If you have been around software development at all, you have probably attended a “standup” meeting. So why, is this meeting so important? This meeting provides at least one opportunity for teammates to communicate with each other on a daily basis. I recommend three components for the meeting to be effective:
- The meeting should be recurring daily.
- Everyone who is physically able should stand for the entire meeting.
- The purpose of the meeting is to communicate a micros status of each teammate’s progress.
- The meeting should be brief, and limited to 15 minutes or less.
- One member of the team should facilitate the meeting.
- Anyone can attend the daily stand up, but only the team members may speak during the actual meeting.
- Discussion during the meeting is limited to each teammate answering the following questions:
- What did I do yesterday?
- What did am I going to do today?
- What are the things(roadblocks) that stop me from getting my tasks completed?
- Any detailed conversations should be wait until after the meeting is over.
Simple and to the point, daily stand ups in this format create a number of positive outcomes. Each teammate providing the answer to the three questions daily provides each member of the team an opportunity to let everyone else know they completed a task. Getting stuff done will become infectious to a team. Those teammates that are struggling will report the same thing several days in row, which create a small coaching opportunity. More times than not, the team itself jump in and attempt to help teammate. These coaching opportunities serve as a timely feedback loop to respective teammate. Without the daily stand up, those feedback loops often manifest themselves in the yearly performance review, with decaying performance and coaching feedback. Unfortunately, some teammates are not suited for their role or the company, won’t like the exposure of reporting a micro status, and will self-select themselves out of the team or the company.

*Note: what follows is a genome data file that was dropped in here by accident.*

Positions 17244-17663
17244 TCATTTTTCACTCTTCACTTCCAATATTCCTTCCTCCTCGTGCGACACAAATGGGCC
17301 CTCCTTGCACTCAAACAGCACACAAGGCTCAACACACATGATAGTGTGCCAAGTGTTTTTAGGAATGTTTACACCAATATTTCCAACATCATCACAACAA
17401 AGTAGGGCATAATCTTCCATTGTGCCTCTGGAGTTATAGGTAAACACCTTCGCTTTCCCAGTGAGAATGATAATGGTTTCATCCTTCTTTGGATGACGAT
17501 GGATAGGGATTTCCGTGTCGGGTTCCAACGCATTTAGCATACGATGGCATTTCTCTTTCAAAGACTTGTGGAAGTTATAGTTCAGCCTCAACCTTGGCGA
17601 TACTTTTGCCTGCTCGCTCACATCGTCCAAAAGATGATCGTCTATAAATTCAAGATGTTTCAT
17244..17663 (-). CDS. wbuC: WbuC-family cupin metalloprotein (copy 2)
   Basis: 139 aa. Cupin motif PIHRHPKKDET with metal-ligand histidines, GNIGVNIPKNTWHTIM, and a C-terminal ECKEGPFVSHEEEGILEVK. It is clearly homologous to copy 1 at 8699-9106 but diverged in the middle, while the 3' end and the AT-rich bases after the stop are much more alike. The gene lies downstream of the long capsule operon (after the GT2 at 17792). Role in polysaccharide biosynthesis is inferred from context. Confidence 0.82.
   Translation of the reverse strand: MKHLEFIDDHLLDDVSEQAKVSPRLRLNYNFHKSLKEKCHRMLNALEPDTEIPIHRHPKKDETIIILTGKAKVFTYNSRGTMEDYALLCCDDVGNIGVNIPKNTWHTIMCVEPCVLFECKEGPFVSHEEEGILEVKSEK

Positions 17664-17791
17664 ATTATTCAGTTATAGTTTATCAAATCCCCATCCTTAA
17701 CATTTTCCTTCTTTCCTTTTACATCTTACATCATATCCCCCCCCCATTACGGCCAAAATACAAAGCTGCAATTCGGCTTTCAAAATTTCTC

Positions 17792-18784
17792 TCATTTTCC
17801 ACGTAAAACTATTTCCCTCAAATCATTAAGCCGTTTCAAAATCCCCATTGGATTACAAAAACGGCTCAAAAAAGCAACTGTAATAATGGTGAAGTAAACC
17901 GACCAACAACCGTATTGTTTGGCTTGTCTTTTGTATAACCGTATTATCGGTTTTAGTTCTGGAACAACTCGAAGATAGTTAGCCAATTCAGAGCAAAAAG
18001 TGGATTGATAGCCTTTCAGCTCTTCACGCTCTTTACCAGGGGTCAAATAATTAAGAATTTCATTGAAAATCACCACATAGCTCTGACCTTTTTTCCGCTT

Meeting on a daily basis will help ensure the updates are small in nature. Everyone having to stand will also help keep the meeting short, as most people don’t like standing in the same spot for more than 15 minutes.
There are all kinds of reasons on why roadblocks are encountered. The roadblocks often start out small, but have a tendency to grow into huge mountains over time. There also many types of roadblocks which can become visible. Some roadblocks are easily removed by the team, while other roadblocks require help to get removed by someone outside the team. This is an opportunity for the servant leader/facilitator to help. By learning about roadblocks early, the roadblock can often be addressed before it becomes larger and more complicated. If the roadblock is bigger or more complicated than the team can handle, the servant leader has the responsibility to find an acceptable resolution or mitigation. The effects of the roadblock can be communicated quickly so appropriate expectations can be set.
The daily stand ups often become a ritual, and are utilized by those outside the team. In addition to listening to the daily micro status, non-team members who have questions quickly learn that, right after the daily stand up, they can ask questions and provide feedback to the team. In person verbal feedback is far more effective than an email.
One word of caution: stand up meetings have to stick to this format or human nature will turn this into an much longer time commitment with the benefits and value decaying over time.
Daily stand up meetings are effective regardless of the type of team you are on. I have seen them used in lots of different types of teams, including customer service, marketing, sales, management, and operational teams. If you are “managing” a team, start with the daily stand up. Your teammates will grumble, groan, show up late, and generally try to avoid the meeting. After a few weeks, your teammates will start to see the results.
Thanks for coming in today.
Note: This post was also posted at belithe.com.
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